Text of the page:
Sorry my bad. What I meant was that the first polar body will have twice as many genetic materials as the first, if no non-disjunction took place.Under normal condition (no aneuploidy), a dye can distinguish them. I am not sure if they can be differentiated by looking at the shape of the chromosomes because that would only be possible if the chromosomes were still condensed. That may be true for the first polar body, not sure about the second. But either way, again, only possible if no aneuploidy.
Secondly, because the second polar body can only be formed AFTER the egg is fertilized, when you collect them you should know exactly which is which. What I meant earlier was that I don't see the circumstance which you can collect two types of polar body at the same time. I read around a bit and learned about polar body biopsy, which I believe is a controlled procedure in vitro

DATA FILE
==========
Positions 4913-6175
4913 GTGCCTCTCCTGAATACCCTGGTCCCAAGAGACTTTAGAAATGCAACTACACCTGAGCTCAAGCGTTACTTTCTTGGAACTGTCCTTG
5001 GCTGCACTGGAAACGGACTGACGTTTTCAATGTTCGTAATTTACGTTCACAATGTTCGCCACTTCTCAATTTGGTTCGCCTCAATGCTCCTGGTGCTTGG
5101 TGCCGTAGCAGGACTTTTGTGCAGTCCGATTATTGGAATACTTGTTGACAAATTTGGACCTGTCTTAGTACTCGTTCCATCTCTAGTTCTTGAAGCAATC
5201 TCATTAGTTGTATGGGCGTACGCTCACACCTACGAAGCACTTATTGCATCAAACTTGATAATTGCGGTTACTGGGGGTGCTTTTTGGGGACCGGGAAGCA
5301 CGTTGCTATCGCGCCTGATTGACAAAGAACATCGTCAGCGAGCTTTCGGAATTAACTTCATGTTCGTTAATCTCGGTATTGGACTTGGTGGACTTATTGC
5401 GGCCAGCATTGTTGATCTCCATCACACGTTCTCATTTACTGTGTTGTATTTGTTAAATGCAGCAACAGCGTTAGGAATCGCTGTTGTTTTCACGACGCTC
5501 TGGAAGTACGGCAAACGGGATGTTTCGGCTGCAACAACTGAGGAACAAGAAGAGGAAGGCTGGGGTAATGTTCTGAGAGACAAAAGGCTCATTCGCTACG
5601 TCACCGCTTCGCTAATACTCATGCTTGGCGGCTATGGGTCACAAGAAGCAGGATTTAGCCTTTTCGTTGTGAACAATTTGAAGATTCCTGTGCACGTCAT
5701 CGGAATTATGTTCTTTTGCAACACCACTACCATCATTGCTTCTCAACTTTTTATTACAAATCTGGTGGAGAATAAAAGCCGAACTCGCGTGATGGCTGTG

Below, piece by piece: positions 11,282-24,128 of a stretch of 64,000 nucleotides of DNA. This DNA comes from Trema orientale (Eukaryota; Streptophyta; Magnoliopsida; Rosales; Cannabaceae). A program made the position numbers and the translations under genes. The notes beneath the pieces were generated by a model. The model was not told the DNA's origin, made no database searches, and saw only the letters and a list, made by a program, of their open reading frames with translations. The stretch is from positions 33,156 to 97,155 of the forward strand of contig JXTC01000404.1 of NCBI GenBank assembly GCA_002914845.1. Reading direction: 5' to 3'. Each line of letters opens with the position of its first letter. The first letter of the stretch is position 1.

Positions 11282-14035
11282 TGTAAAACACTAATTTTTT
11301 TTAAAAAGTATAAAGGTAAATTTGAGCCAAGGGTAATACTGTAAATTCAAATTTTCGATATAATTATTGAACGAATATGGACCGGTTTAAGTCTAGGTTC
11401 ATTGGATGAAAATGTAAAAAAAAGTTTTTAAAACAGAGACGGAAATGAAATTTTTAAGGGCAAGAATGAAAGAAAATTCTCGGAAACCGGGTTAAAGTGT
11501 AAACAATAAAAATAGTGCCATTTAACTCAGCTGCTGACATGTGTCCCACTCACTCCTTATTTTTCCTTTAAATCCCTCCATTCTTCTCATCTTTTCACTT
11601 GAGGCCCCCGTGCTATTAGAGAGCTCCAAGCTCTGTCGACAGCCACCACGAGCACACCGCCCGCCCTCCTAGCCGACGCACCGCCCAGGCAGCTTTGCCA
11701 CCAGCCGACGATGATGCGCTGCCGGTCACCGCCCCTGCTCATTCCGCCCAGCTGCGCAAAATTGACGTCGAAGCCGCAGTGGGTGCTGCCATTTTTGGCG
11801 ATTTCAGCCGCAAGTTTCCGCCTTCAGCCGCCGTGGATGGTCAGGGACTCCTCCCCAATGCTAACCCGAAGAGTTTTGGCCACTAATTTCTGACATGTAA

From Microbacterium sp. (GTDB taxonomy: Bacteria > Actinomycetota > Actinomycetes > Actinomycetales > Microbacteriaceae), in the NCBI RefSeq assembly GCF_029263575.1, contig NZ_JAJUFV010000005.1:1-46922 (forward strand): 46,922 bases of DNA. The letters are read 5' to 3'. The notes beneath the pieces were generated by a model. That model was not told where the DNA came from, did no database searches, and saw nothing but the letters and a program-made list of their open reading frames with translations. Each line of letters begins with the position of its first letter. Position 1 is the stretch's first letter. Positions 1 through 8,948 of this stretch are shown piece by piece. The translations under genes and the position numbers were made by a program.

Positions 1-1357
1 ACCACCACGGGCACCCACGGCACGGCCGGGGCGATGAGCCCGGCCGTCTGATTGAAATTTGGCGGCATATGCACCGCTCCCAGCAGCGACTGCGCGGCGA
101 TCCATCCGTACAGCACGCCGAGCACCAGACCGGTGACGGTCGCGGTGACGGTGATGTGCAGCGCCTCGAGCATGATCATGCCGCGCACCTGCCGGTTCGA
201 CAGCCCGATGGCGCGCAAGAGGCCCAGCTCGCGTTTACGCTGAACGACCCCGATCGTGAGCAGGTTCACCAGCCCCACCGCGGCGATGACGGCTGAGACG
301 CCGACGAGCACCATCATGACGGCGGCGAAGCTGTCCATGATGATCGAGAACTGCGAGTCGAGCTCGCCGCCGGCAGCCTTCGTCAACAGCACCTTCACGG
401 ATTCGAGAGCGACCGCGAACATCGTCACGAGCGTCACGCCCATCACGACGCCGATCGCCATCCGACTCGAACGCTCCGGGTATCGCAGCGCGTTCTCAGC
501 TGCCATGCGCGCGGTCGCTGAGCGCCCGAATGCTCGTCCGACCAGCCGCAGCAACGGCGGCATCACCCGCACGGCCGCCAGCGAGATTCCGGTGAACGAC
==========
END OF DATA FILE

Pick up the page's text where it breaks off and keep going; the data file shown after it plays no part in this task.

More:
... so whoever performs it (correctly) should know exactly which polar body is under the microscope.
https://books.google.com/books?id=91R1CgAAQBAJ&pg=PA32&lpg=PA32&dq="polar+body+biopsy+1987&source=bl&ots=AQcJ35NEJC&sig=L7jhCiDKNSfSI8NC5GeVatugwQY&hl=en&sa=X&ved=0ahUKEwi-7abQusXJAhXE5YMKHXwUAW8Q6AEIHDAA#v=onepage&q="polar body biopsy 1987&f=false
If the question were to distinguish between 2 random polar bodies from different people, both of which are devoid of DNA, I don't believe it would be possible.